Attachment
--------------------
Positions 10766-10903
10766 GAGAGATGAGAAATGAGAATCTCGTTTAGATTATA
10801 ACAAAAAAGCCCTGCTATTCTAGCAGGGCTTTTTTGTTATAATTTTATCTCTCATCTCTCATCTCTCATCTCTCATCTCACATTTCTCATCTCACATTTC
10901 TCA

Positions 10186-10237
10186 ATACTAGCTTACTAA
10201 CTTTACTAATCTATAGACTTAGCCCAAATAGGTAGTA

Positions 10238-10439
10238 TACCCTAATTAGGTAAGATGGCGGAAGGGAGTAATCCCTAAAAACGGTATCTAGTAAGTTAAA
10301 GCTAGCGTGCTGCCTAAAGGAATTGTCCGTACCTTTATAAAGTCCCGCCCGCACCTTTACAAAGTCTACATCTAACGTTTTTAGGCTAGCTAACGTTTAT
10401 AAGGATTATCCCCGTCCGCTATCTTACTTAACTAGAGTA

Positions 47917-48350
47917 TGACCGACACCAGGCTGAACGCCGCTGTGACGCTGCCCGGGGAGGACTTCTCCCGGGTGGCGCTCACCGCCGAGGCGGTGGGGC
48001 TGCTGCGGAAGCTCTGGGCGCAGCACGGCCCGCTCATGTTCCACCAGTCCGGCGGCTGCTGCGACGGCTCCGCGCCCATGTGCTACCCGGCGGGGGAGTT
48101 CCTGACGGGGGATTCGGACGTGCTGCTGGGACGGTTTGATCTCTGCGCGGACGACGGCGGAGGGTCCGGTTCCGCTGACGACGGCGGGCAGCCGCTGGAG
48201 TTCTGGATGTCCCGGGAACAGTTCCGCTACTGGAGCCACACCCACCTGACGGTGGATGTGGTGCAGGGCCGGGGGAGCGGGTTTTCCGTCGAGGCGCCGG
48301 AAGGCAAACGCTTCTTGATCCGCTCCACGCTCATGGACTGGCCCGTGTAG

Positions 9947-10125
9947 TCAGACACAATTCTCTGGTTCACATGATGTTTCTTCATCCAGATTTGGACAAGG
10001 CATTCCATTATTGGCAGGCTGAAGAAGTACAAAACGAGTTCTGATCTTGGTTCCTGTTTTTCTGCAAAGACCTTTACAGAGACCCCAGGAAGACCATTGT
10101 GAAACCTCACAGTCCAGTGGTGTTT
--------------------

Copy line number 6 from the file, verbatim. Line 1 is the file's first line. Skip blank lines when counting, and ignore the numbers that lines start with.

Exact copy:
10186 ATACTAGCTTACTAA